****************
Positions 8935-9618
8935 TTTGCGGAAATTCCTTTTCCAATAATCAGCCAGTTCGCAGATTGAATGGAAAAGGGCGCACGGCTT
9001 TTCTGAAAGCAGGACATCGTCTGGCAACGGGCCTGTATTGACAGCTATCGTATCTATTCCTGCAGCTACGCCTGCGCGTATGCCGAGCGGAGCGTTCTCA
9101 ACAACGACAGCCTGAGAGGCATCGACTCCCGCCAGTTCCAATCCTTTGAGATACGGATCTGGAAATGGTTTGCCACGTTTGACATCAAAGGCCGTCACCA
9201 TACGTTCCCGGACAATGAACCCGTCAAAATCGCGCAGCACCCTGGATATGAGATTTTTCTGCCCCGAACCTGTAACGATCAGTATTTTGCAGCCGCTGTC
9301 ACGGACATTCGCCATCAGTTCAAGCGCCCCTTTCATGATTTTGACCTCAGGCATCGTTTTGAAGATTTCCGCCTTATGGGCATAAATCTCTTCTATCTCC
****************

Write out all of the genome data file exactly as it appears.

Positions 8935-9618
8935 TTTGCGGAAATTCCTTTTCCAATAATCAGCCAGTTCGCAGATTGAATGGAAAAGGGCGCACGGCTT
9001 TTCTGAAAGCAGGACATCGTCTGGCAACGGGCCTGTATTGACAGCTATCGTATCTATTCCTGCAGCTACGCCTGCGCGTATGCCGAGCGGAGCGTTCTCA
9101 ACAACGACAGCCTGAGAGGCATCGACTCCCGCCAGTTCCAATCCTTTGAGATACGGATCTGGAAATGGTTTGCCACGTTTGACATCAAAGGCCGTCACCA
9201 TACGTTCCCGGACAATGAACCCGTCAAAATCGCGCAGCACCCTGGATATGAGATTTTTCTGCCCCGAACCTGTAACGATCAGTATTTTGCAGCCGCTGTC
9301 ACGGACATTCGCCATCAGTTCAAGCGCCCCTTTCATGATTTTGACCTCAGGCATCGTTTTGAAGATTTCCGCCTTATGGGCATAAATCTCTTCTATCTCC